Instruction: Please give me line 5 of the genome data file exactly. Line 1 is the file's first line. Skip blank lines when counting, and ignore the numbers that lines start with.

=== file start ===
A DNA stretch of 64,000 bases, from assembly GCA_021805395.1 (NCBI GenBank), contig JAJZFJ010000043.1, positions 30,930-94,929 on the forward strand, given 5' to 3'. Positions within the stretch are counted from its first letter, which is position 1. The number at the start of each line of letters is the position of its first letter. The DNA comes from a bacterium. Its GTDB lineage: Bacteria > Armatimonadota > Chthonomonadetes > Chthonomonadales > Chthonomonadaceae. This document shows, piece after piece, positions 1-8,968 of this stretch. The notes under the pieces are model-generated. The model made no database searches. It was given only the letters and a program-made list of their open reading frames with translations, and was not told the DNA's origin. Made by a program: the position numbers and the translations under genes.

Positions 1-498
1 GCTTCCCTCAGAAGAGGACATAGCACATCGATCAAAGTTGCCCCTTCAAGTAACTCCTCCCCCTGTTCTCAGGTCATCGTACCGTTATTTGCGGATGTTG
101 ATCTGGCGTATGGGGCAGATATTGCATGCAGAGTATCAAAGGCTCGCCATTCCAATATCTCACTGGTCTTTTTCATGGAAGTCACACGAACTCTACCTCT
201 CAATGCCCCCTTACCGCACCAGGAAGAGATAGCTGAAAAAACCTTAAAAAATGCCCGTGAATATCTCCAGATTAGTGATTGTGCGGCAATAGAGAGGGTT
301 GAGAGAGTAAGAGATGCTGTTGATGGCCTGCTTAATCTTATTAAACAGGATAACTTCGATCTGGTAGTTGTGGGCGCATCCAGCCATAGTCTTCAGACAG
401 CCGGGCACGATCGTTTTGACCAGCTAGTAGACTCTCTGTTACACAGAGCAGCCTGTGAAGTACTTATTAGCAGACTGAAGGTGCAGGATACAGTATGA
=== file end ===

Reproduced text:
201 CAATGCCCCCTTACCGCACCAGGAAGAGATAGCTGAAAAAACCTTAAAAAATGCCCGTGAATATCTCCAGATTAGTGATTGTGCGGCAATAGAGAGGGTT